It is human nature to be concerned about doing something “the right way.” Even if I’m trying something new, I want it to be perfect. But because change is difficult, it can be a long, hard path to full confidence.

So much of the struggle is mind over matter. Often what it comes down to is getting into the right mental space to create the confidence; adopting the right mindset is critical for completing a task.

Dr. Carol Dweck is a leading researcher at Stanford University in the field of motivation. Dr. Dweck studies the brain and our thought patterns and posits that there are two mindsets we all have: “Fixed” and “Growth.”

Fixed Mindset: A Fixed Mindset occurs when people believe that attributes such as intelligence are unchangeable. This mindset is based on the notion that talent alone creates success, and effort is a sign of weakness rather than a way to reach one’s fullest potential.

Growth Mindset: A Growth Mindset is one in which people believe that these attributes can be “grown” through learning. With this mindset, people believe that their abilities and talents can be developed over time. This view fosters a love for learning, a drive for growth, and the resilience essential for great achievement.

This week we read parshat Shlach Lecha. The parshah begins with Moshe sending 12 spies, one from each tribe, into the land of Cana’an to bring back an accounting of the land. The spies return with their report, and it’s discouraging. Two spies report back with a positive message, but the negativity of the other ten reports instills so much fear into the nation that they decide they do not want to make the journey into the promised land after all. This infuriates God, who then decrees that anyone who went out from Egypt at age 20 or older will not be allowed to enter the land of Cana’an. This generation will purposefully die out so that a new generation, unfettered by the destructive mindset of their predecessors, can start anew.

This is a crucial chapter in the narrative of the Israelites. At this point we’ve already heard their constant complaining about life being better in Egypt, but this complete lack of faith in themselves and in God is a considerable blow. The distinction couldn’t be clearer between the fixed mindset of slavery exhibited by most of the spies and the growth mindset of Joshua and Caleb, who do believe that they can conquer the land. The simple fact that they believe in themselves means they are more likely to try. For the rest of the spies in the fixed mindset, it’s a lack of faith in their own abilities and a fear of failure that holds them back.

We hear a lot about the concept of self worth, but we don’t tend to talk as much about self trust. This week, parshat Shlach Lecha reminds us that a growth mindset doesn’t ignore our current abilities; it simply allows us to trust our mental capacity. May we accept and rise to the challenges before us, confident that personal potential is the most incredible strength we possess.

Send Me On My Way – Parshat Shlach Lecha 5773

As the year comes to a close, I find myself in a nostalgic frame of mind.  It isn’t easy saying goodbye to our eighth graders, many of whom have been here since before they could walk.  This is, after all, where they grew up, the place where they have learned so much and made many of their best friends, and the place they have called a home for so many years.  Now the time has come for the students to pack their backpacks for the last time and face the relative independency of high school.  Like parents on the first day of kindergarten (or just about any year, for that matter), we as the teachers and administrators hope the students have learned and internalized the lessons we have tried to impart.  Reflecting on the tools we’ve given them, we feel confident they will succeed in the world, and we anxiously wait to hear about their journeys and triumphs as they continue to grow.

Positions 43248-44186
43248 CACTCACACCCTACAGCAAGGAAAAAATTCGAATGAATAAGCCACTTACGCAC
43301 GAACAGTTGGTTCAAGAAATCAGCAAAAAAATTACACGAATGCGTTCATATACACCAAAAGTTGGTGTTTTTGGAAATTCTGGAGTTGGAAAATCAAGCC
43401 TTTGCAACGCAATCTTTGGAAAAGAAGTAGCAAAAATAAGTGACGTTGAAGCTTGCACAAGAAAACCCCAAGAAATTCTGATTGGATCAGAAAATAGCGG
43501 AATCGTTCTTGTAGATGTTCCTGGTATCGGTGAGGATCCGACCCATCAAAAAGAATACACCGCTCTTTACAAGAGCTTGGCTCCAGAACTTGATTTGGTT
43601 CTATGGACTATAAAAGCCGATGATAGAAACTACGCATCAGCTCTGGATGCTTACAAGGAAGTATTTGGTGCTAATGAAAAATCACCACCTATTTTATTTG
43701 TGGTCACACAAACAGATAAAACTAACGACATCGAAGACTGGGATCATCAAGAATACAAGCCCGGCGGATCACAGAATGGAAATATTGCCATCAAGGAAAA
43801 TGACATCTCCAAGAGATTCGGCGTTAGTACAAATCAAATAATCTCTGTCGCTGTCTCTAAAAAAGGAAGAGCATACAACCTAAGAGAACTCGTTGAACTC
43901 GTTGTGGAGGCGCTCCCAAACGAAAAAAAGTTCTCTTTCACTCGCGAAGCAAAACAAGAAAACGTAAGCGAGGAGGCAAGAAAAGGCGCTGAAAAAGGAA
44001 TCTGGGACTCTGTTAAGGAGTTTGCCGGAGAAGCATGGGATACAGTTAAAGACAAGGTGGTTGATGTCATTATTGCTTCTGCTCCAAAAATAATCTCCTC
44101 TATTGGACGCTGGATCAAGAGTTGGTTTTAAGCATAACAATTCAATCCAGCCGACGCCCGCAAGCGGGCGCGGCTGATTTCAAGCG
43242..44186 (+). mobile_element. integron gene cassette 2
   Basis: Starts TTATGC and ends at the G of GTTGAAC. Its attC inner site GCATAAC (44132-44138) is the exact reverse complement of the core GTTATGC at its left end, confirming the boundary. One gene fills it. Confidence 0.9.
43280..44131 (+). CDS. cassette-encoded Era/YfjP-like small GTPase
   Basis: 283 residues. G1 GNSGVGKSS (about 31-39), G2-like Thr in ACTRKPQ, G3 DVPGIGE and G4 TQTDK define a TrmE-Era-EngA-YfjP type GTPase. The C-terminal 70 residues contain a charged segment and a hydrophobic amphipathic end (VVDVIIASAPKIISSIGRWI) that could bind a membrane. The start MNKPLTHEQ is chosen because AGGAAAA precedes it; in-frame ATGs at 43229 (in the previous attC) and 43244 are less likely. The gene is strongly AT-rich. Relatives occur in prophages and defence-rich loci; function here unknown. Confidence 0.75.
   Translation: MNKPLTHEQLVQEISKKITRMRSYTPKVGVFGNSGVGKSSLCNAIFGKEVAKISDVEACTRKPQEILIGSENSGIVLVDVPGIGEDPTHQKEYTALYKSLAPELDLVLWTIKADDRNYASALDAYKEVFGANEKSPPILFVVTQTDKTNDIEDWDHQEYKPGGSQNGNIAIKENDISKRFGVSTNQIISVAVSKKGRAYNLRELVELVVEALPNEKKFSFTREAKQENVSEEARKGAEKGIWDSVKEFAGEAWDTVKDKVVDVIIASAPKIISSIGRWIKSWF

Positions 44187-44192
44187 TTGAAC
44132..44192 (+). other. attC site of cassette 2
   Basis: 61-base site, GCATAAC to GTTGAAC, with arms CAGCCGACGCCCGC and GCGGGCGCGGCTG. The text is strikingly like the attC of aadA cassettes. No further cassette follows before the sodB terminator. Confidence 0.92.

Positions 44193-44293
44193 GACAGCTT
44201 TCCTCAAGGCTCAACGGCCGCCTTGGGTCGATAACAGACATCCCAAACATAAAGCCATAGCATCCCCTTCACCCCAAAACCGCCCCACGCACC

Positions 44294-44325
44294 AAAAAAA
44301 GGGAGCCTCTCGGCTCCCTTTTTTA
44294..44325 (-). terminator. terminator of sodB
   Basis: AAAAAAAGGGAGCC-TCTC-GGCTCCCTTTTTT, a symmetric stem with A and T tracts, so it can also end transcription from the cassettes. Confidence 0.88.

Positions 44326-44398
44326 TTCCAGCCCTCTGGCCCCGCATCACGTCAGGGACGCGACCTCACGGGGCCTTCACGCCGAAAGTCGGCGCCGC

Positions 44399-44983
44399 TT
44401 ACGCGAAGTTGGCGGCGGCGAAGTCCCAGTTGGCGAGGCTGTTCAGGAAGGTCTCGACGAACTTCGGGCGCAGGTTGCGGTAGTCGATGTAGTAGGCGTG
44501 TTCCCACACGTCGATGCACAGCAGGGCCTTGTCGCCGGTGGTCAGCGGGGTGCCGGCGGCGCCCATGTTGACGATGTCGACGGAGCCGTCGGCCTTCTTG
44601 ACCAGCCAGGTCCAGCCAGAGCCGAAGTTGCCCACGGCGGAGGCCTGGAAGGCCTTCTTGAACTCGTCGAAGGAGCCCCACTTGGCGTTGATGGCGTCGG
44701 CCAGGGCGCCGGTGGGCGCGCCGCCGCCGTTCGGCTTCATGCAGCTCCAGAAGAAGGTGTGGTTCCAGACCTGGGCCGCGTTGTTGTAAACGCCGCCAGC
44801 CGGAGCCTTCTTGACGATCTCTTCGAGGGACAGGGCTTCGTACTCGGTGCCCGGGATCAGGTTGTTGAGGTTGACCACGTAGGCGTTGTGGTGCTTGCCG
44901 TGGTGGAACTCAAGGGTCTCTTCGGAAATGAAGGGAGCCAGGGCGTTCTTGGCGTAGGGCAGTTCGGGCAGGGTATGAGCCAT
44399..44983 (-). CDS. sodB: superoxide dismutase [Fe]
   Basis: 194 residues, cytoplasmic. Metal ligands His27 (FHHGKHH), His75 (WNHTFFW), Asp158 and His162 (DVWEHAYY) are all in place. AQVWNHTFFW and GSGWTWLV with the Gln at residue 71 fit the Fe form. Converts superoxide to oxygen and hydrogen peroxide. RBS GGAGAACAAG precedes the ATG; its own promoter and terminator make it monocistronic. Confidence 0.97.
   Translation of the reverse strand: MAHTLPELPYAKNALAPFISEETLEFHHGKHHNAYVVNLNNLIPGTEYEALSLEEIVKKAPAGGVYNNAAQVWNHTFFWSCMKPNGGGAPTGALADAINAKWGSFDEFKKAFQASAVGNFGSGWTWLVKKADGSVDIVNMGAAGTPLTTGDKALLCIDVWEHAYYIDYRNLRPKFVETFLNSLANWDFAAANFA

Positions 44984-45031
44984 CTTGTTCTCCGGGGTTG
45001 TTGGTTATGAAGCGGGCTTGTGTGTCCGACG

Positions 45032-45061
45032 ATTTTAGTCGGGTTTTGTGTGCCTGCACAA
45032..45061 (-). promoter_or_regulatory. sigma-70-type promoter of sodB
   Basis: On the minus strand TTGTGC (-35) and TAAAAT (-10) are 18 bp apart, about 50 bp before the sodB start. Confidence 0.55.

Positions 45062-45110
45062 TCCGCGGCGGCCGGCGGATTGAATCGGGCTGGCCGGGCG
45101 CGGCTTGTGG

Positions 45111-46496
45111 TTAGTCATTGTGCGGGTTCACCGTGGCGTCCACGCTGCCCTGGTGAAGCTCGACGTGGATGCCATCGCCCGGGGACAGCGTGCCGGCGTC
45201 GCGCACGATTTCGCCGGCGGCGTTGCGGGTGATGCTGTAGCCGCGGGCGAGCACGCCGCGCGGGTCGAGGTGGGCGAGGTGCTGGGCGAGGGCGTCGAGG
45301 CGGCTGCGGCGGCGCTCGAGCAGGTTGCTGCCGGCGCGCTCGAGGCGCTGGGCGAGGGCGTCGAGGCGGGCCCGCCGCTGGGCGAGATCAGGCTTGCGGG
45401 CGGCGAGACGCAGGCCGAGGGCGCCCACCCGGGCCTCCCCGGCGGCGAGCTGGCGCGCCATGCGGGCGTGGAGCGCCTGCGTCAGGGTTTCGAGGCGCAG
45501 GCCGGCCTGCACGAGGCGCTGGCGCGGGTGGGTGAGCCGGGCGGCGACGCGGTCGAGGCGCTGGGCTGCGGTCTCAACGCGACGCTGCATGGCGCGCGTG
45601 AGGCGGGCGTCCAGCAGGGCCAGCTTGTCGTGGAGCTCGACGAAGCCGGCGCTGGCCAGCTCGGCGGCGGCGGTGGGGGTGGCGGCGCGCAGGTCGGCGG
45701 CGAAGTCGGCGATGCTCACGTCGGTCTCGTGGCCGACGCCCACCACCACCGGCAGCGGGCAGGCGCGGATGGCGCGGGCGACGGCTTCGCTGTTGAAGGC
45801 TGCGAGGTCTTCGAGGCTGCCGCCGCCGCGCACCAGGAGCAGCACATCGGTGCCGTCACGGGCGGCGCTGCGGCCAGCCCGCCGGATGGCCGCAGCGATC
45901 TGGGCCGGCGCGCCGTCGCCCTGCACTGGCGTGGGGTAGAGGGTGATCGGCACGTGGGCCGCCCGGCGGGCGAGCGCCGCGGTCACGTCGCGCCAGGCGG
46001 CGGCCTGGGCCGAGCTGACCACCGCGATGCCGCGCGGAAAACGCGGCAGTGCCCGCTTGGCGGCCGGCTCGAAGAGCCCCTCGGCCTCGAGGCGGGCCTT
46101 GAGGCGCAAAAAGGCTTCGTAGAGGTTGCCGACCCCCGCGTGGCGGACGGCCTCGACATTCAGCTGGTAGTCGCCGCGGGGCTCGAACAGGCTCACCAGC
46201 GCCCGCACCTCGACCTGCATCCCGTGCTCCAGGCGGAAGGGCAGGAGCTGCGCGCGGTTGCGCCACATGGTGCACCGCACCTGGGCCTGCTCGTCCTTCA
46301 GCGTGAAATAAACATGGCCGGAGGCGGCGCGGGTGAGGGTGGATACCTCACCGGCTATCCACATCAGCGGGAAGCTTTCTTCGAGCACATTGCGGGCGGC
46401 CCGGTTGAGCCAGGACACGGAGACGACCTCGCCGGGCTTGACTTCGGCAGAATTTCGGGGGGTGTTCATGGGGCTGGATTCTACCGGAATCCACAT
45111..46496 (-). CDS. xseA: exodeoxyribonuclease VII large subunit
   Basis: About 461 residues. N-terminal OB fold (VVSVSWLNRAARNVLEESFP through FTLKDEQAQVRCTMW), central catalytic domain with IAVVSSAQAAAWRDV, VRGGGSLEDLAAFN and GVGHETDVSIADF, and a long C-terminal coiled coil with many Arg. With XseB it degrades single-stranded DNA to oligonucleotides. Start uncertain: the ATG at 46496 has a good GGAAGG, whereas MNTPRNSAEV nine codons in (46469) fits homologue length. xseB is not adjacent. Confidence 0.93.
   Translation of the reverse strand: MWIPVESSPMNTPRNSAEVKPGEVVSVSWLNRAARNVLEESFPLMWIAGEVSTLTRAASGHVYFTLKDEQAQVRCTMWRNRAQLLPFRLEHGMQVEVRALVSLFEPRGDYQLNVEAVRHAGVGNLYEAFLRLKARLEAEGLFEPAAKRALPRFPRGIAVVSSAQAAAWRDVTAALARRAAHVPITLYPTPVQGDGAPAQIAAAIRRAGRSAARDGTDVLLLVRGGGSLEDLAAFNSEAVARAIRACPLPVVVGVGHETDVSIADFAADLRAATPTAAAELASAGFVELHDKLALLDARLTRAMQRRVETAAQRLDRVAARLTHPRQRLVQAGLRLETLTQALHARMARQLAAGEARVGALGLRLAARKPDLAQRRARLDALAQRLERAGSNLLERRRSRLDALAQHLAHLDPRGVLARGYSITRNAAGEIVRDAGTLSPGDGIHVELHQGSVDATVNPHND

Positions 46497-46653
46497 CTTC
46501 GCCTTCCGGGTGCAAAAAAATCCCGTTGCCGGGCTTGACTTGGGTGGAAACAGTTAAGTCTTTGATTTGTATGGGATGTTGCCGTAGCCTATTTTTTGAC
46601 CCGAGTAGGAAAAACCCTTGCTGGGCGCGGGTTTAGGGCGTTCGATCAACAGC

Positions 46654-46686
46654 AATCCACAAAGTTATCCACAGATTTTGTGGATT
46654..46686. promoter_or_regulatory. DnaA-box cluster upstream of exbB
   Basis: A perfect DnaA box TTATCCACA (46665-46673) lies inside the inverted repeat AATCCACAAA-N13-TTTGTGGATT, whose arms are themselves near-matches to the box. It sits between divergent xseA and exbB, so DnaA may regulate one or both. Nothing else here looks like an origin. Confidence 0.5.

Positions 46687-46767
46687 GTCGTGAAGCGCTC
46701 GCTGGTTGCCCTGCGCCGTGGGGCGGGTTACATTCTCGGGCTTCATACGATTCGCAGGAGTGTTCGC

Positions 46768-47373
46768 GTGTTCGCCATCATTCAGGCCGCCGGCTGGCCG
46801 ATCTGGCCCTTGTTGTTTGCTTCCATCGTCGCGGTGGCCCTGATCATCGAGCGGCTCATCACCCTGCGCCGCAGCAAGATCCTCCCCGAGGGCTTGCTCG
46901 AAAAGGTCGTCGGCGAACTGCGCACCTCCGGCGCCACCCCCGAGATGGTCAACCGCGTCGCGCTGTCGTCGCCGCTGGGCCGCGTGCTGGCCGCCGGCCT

In the Torah, we’ve now reached the point where the Israelites are ever closer to reaching the Promised Land and their own new beginning.  Parshat Shlach Lechah, our Torah portion this week, teaches us about the nature of change and the emotions that come with it.  The text begins with Moshe sending out twelve men, one from each tribe, to look at the land of Cana’an.  As the spies venture out, one can imagine Moshe standing and watching them fade into the distance, hoping they’ll come back with a positive report.  Like a parent or teacher, he knows they might be nervous or scared, and he hopes that they represent their community with good faith and integrity.

However, Moshe is in for a surprise when the spies return.  Not only do the majority of them turn bitter and cynical on their journey, but their negative attitude continues to infect the entire nation.  If it sounds familiar, it’s also the kind of rebellious teenage group-think that tends to crop up just when the end of the school year is in sight.  Ten of the twelve spies insist that the people in the Promised Land are masterful warriors and will certainly overpower the Israelites.  The pessimism is palpable in the retelling of their expedition.  While Caleb and Yehoshua do come back with a more positive outlook on the situation, the damage has already been done by the other ten.

In this moment both God and Moshe exhibit great frustration, and in their anger they punish the Israelites.  God decides that no person over the age of twenty at the time the Israelites left Egypt would be allowed into the new land.  The text almost reads as if God is coping with a failure with this first generation.  It’s a similar feeling when we read parshat Noach, in which God is so angered by the state of human existence that it’s time for a clean slate.

As we say goodbye to the eighth graders and to our students for the summer, we send them out with pride knowing how much they’ve achieved and grown in the past year and over the years at Levine.  We hope that the summer brings with it positivity and great memories.  Most of all, we look forward to their return with reports of the world they’ve encountered and the lessons they’ve learned.

THIS TOO IS TORAH: This parsha is called Shlach Lecha, literally “send to you.”  Since the spies return with varying reports, it’s clear that perspective plays a big role in our experiences. As modern commentator Dr. Jay Michaelson suggests, perhaps what the spies were really meant to learn about was themselves and how to confront their fears before they could conquer them.

via Send Me On My Way ~Parshat Shlach Lecha 5773.